“To the angel of the church in Ephesus write: ‘The words of him who holds the seven stars in his right hand, who walks among the seven golden lampstands.
“‘I know your works, your toil and your patient endurance, and how you cannot bear with those who are evil, but have tested those who call themselves apostles and are not, and found them to be false. I know you are enduring patiently and bearing up for my name’s sake, and you have not grown weary. But I have this against you, that you have abandoned the love you had at first. Remember therefore from where you have fallen; repent, and do the works you did at first. If not, I will come to you and remove your lampstand from its place, unless you repent. Yet this you have: you hate the works of the Nicolaitans, which I also hate. He who has an ear, let him hear what the Spirit says to the churches. To the one who conquers I will grant to eat of the tree of life, which is in the paradise of God.’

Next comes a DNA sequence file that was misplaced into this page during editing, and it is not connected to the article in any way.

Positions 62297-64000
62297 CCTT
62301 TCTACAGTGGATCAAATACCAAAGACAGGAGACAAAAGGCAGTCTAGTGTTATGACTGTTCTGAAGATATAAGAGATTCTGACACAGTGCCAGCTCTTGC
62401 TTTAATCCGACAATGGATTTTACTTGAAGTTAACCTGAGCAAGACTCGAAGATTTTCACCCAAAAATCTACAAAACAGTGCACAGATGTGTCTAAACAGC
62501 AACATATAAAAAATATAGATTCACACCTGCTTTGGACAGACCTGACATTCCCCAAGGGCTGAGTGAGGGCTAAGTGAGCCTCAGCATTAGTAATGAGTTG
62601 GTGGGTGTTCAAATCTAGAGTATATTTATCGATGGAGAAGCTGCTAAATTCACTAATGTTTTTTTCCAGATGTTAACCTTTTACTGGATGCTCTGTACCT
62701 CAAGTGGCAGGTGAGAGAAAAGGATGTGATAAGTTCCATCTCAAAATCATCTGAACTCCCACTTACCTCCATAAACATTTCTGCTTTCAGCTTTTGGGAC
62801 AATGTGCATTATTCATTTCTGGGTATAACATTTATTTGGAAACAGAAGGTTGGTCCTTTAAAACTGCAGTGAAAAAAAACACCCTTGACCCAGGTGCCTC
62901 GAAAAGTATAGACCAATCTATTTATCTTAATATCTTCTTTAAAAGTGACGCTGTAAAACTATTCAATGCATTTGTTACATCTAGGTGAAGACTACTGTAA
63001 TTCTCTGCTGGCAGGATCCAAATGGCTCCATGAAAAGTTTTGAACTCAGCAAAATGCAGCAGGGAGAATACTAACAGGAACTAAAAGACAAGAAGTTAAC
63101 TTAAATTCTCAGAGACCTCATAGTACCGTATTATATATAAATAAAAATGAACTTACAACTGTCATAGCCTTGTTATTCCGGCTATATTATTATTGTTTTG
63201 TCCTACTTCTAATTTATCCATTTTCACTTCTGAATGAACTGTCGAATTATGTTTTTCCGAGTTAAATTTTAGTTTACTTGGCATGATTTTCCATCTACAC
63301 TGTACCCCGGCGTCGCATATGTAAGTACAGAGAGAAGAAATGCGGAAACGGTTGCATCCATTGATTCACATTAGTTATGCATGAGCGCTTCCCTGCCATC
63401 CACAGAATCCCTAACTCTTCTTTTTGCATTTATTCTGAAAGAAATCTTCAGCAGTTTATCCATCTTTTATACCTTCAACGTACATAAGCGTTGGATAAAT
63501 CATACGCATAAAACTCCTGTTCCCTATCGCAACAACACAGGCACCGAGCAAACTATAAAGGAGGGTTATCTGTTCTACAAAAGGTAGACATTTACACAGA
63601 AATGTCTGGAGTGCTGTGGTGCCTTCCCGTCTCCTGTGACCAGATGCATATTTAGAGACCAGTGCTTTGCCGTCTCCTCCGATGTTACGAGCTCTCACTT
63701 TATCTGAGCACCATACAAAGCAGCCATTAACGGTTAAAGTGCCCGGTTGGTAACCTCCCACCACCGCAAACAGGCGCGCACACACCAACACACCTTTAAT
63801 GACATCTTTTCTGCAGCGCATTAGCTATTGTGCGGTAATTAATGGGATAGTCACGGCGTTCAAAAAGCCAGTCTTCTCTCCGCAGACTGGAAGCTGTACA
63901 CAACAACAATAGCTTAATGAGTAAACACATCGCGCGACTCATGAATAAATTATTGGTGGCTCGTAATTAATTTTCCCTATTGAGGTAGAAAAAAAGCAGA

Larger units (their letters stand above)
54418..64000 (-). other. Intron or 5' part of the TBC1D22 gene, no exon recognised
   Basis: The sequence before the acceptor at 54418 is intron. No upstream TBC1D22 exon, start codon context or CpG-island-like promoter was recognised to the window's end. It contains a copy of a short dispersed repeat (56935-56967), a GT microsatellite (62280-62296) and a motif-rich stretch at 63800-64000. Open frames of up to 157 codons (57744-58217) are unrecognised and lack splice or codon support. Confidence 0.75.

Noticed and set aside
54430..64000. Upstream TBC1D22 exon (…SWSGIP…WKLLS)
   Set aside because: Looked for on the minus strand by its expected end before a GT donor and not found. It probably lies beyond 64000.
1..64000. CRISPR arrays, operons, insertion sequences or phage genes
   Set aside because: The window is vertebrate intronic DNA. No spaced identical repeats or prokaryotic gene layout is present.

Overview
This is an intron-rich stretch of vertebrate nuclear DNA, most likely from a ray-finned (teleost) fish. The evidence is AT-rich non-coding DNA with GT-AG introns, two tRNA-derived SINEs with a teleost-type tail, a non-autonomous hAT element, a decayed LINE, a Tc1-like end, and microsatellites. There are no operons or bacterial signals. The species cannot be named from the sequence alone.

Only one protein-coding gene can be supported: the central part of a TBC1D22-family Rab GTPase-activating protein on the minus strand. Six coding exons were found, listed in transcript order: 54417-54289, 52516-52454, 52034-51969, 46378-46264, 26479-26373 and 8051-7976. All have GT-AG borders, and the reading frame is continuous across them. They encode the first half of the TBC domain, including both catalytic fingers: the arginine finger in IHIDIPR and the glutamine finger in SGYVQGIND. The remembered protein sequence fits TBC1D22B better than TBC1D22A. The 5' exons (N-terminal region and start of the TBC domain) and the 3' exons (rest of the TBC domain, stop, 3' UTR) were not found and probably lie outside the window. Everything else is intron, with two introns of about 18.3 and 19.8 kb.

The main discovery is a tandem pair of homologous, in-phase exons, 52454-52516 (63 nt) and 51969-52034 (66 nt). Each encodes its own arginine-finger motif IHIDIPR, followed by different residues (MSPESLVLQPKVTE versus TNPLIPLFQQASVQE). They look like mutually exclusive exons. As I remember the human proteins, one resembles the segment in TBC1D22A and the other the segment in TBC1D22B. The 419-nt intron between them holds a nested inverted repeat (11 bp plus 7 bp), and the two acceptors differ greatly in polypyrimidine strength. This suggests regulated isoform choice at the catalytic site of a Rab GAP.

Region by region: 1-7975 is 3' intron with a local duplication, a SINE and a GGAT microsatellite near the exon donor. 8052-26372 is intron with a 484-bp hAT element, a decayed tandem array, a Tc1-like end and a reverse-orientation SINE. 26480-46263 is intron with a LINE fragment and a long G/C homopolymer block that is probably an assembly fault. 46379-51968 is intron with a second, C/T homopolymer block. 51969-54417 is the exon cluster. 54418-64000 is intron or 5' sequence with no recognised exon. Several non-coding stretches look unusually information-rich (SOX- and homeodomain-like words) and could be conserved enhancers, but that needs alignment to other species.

Revelation 2:1-7 ESV
With all of its apocalyptic visions, it can be all too easy to forget that Revelation is a letter. Written by the apostle John while exiled on the island of Patmos, the original recipients of this epistle were “the seven churches that are in Asia” (Revelation 1:4). Although the whole of the letter is addressed to the churches together, chapters 2 and 3 provide seven personal messages from Christ to each of the churches. The first and largest city of the seven churches should be familiar to us after spending so much time studying Paul’s letter to the Ephesians, for it is the very same city: Ephesus. Since Revelation was likely written a couple of decades after Paul’s prison epistles, this message to the Ephesians here in Revelation 2:1-7 is a unique opportunity to consider Jesus’ own evaluation of the church after receiving Paul’s epistle.
I KNOW YOUR WORKS // VERSES 1-3
In my favorite scene from The Magician’s Nephew, a boy named Digory is standing in the newly created land of Narnia by the great lion Aslan, and he fearfully asks Aslan for something to cure his dying mother back home.